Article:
Progea started in 1990 in response to the strong demands for software and services in the automation field. Experience gained through the years by collaborating with leading companies has helped formed the foundations on which the Movicon SCADA platform is based. Progea’s SCADA product Movicon is now in its 11th generation, having completely re-developed the software platform, to keep pace with the latest database and software protocols, unlike many other well known branded SCADA products that rely on older database formats such as DOS.

Nexans make cables – automation cables

Nexans make cables, electric cables, Euro 5bn worth in 2009. Of these, 2.5bn are for electricity infrastructure – power, railways etc, but 1bn are Automation cables – for oil, gas, petrochem, wind turbines, photo-voltaics, aeronautics, automotive and true automation – robots and handling machines. A typical contract is the Frame Agreement with BP, to supply their deepwater umbilical projects in the Gulf of Mexico – delivering power and communications to 5000 ft below the sea surface. Nexans are the cables that enable undersea control of robots, and video feeds to the surface. Nexans claim to be #1 in automation cables – maybe the name Alcatel would be more familiar: that company became Nexans in 2000.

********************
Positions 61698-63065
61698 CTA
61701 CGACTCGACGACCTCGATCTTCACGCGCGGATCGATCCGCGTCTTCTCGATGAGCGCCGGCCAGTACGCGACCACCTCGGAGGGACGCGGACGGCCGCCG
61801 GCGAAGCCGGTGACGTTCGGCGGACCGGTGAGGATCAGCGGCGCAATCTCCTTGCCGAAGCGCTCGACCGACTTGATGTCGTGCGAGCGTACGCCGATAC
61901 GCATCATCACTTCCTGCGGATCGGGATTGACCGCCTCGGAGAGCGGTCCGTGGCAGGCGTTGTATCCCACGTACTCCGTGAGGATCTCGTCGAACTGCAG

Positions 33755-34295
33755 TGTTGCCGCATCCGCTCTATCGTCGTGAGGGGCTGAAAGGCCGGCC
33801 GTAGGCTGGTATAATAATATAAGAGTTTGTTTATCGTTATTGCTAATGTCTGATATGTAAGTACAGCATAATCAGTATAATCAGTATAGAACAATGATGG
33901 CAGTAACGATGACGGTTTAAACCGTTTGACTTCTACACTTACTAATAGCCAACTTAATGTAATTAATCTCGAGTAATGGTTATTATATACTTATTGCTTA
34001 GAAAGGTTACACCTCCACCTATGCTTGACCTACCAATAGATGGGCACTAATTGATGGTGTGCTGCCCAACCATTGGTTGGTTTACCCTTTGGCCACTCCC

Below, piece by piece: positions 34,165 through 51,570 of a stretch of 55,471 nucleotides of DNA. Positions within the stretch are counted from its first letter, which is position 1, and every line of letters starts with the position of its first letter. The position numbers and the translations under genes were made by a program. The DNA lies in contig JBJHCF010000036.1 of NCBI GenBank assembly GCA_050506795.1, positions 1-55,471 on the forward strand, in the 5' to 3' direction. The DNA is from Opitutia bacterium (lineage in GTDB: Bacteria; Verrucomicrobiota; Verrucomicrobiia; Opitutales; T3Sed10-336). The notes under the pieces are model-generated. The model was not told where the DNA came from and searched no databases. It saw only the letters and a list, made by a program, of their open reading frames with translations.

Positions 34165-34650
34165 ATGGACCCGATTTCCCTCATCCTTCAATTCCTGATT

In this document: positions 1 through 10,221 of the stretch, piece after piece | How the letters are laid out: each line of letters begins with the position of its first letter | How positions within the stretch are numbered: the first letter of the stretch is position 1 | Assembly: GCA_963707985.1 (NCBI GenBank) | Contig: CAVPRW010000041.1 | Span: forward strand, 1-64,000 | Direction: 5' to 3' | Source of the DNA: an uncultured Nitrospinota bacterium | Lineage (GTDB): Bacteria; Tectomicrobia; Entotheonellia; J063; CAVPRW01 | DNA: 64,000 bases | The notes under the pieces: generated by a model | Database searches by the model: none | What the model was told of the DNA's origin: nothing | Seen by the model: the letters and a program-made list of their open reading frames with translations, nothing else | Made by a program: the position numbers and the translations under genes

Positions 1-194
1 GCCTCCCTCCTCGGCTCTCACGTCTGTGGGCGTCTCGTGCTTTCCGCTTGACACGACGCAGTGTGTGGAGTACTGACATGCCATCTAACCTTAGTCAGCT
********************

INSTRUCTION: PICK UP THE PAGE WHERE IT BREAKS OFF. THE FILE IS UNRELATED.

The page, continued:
There are no standards for automation cables, the industry moves too fast. Nexans maintain their position by working to develop and test custom cables to meet their client’s specs. But the robot market hit a crisis in 2009 – with production almost halved from 2008, when 113,000 robots were produced. Interestingly, in this market, Japan leads the way with 295 robot type units sold per 10,000 workers, and Singapore, Korea and Germany follow in second place with around 160 units. The US market was particularly low in 2008, mainly based on recession in the automotive industry, at 80 units, and Europe in general averaged 50 units.  But these are robot user figures, for Nexans the relevant robot and machine tool manufacturers are concentrated in Germany and Italy, with 33% of the world market, followed by Japan with 19%: USA is down at 4% of the market. Sales of the robot producers are not expected to recover to these 2008 levels till around 2012.

Nexans have now rebranded their automation cables as Motionline, anticipating a major turnaround in their market – which is mainly with the German and Italian robot and machine builders.

At the First Friday Club presentation in London this month, Giuseppe Di Lorenzo, Commercial Director for Automation, commented that any standards for automation cable would “Impose a constraint on the development of automation cable systems”, and implied that it might slow things down so much that the competitors might be able to catch up! Currently the cables can achieve a bend radius of 7x the OD and can be supplied with a defined “No Failure” life expectancy. Nexans have produced a video to show their extensive testing facilities for cables in repeated automation movement applications, see